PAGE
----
Herbert Chan

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INTRODUCTION The purpose of this paper is to assess the impact of administrative sanctions introduced as part of a new law for drinking drivers in British Columbia, Canada. The new law, known as immediate roadside prohibitions (IRP), aimed to increase the efficiency of police and courts for processing drinking drivers, thereby increasing the certainty of(More)
The February 2013 issue of the IJE included our study which used culpability analysis to examine the association of cellphone use with motor vehicle crashes. 1 In a commentary in the same issue, Sanghavi stated that 'culpability analysis won't help us understand crash risk due to cellphones'. 2 Sanghavi's categorical rejection of culpability analysis is(More)
BACKGROUND The use of a cell phone or communication device while driving is illegal in many jurisdictions, yet evidence evaluating the crash risk associated with cell phone use in naturalistic settings is limited. This article aims to determine whether cell phone use while driving increases motor vehicle crash culpability. Method Drivers involved in crashes(More)
OBJECTIVE Several traffic safety research techniques require researchers to separate crash-involved drivers into culpable and nonculpable. Nonculpable drivers are assumed to be randomly involved in crashes by external factors and to approximate a noncollision control population. If this is true, factors that increase crash risk should be found more often in(More)
OBJECTIVES We evaluated the public health benefits of traffic laws targeting speeding and drunk drivers (British Columbia, Canada, September 2010). METHODS We studied fatal crashes and ambulance dispatches and hospital admissions for road trauma, using interrupted time series with multiple nonequivalent comparison series. We determined estimates of effect(More)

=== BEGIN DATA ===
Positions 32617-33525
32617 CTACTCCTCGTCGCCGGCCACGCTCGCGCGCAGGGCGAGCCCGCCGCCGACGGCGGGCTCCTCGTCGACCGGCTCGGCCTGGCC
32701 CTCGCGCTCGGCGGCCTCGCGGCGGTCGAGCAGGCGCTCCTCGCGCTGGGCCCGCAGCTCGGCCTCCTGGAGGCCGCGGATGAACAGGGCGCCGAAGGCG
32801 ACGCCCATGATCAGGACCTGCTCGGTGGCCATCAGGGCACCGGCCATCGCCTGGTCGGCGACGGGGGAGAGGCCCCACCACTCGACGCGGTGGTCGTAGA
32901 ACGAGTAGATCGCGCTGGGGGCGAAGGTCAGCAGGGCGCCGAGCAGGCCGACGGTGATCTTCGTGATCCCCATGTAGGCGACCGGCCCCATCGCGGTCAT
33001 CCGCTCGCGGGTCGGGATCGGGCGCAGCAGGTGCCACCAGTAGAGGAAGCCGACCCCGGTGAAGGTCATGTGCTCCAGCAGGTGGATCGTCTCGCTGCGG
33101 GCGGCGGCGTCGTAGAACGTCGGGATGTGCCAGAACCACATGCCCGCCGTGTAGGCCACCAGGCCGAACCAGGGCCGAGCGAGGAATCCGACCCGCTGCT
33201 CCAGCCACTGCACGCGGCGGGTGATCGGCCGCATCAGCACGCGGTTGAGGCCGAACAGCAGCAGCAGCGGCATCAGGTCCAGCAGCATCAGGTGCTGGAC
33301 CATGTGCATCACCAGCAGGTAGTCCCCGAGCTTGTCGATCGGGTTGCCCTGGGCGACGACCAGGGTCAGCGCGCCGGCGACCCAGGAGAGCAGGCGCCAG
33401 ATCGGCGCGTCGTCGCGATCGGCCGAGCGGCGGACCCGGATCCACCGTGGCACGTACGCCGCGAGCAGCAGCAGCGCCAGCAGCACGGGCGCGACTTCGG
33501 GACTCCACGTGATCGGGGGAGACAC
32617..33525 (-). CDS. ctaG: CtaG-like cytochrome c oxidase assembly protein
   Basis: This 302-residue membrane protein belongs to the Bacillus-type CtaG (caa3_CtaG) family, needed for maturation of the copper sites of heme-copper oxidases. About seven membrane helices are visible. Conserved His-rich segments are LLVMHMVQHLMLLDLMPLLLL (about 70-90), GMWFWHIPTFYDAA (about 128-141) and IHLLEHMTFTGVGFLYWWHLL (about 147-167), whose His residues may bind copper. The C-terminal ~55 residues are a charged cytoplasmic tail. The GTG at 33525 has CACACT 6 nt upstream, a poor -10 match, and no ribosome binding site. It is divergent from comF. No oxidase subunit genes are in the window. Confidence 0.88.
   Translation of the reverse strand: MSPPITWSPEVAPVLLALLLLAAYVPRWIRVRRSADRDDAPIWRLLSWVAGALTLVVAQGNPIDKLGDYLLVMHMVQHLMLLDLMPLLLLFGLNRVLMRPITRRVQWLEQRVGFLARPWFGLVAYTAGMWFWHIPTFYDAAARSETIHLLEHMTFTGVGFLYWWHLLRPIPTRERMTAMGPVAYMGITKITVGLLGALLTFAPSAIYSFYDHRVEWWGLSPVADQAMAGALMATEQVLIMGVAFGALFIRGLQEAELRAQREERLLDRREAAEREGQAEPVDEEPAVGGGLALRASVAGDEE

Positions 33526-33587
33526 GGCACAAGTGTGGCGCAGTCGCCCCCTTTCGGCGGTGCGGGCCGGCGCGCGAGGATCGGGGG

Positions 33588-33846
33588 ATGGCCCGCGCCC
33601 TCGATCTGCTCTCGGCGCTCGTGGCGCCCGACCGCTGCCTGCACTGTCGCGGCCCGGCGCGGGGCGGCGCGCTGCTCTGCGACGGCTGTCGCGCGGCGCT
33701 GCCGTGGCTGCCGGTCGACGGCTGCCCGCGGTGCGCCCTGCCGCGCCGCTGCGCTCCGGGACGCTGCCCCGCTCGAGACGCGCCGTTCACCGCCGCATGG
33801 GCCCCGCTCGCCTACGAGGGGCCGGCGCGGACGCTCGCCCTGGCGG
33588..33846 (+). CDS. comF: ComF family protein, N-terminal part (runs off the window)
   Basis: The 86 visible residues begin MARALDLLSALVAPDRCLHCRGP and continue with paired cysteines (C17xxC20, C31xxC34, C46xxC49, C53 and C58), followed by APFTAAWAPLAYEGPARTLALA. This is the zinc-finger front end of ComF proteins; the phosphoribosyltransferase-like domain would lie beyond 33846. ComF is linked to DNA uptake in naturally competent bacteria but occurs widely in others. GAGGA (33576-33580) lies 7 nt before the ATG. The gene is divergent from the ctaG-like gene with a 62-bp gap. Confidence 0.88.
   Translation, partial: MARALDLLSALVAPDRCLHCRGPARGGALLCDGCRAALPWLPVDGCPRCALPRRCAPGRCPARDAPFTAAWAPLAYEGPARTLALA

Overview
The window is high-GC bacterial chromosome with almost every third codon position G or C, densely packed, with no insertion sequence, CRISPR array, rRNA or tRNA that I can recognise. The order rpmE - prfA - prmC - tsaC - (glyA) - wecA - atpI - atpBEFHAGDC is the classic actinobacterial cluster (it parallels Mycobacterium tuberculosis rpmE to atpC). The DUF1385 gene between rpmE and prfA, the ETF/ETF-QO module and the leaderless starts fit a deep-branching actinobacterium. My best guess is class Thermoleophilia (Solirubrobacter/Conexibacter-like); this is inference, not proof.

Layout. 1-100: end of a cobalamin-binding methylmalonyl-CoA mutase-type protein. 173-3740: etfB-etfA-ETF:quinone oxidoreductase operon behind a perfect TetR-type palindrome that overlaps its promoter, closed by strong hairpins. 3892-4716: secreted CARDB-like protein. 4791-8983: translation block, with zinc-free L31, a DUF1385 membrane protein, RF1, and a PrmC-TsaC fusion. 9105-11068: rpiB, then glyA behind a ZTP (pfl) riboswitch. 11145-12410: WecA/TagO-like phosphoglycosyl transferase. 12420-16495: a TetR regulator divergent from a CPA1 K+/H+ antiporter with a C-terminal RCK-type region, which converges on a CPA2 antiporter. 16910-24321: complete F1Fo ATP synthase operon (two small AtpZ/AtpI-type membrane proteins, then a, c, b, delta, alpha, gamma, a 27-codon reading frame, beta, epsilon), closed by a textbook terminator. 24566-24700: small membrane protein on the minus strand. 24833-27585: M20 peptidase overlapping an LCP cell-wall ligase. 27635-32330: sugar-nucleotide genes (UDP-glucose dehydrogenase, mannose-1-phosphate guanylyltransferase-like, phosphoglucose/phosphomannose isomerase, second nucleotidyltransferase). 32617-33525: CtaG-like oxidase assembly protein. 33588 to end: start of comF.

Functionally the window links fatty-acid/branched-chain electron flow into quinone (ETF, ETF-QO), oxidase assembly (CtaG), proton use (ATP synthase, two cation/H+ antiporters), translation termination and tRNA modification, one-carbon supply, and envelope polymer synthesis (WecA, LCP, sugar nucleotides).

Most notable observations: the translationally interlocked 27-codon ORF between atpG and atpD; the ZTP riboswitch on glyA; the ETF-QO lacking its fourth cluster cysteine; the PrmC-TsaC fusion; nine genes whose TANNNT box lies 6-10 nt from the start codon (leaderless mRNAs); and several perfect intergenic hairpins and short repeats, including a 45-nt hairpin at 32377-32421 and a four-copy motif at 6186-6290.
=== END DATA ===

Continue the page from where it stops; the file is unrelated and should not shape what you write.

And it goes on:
OBJECTIVES Determine the prevalence of drug use in injured drivers and identify associated demographic factors and crash characteristics. DESIGN Prospective cross-sectional study. SETTING Seven trauma centres in British Columbia, Canada (2010-2012). PARTICIPANTS Automobile drivers who had blood obtained within 6 h of a crash. MAIN OUTCOME MEASURES(More)
INTRODUCTION In 2010, British Columbia (BC) introduced new traffic laws designed to deter impaired driving, speeding, and distracted driving. These laws generated significant media attention and were associated with reductions in fatal crashes and in ambulance calls and hospital admissions for road trauma. OBJECTIVE To understand the extent and type of(More)
INTRODUCTION In 2010, British Columbia (BC) introduced new traffic laws designed to deter impaired driving, speeding, and distracted driving. These laws generated significant media attention and were associated with reductions in fatal crashes and in ambulance calls and hospital admissions for road trauma. OBJECTIVE To understand the extent and type of(More)
BACKGROUND/OBJECTIVE Motor vehicle collisions (MVCs) remain a leading cause of death and serious injury in Canadian children. In July 2008, British Columbia introduced child safety seat legislation that aimed to reduce the number of children killed or injured in MVCs. This legislation upgraded previous child seat legislation (introduced in 1985) and(More)
OBJECTIVE Injured drivers with blood alcohol concentration (BAC) above the legal limit are rarely convicted of impaired driving. One explanation is that police may have difficulty recognizing alcohol intoxication in injured drivers. In this study, we compare police documentation of alcohol involvement with BAC measured on arrival at a hospital. Our(More)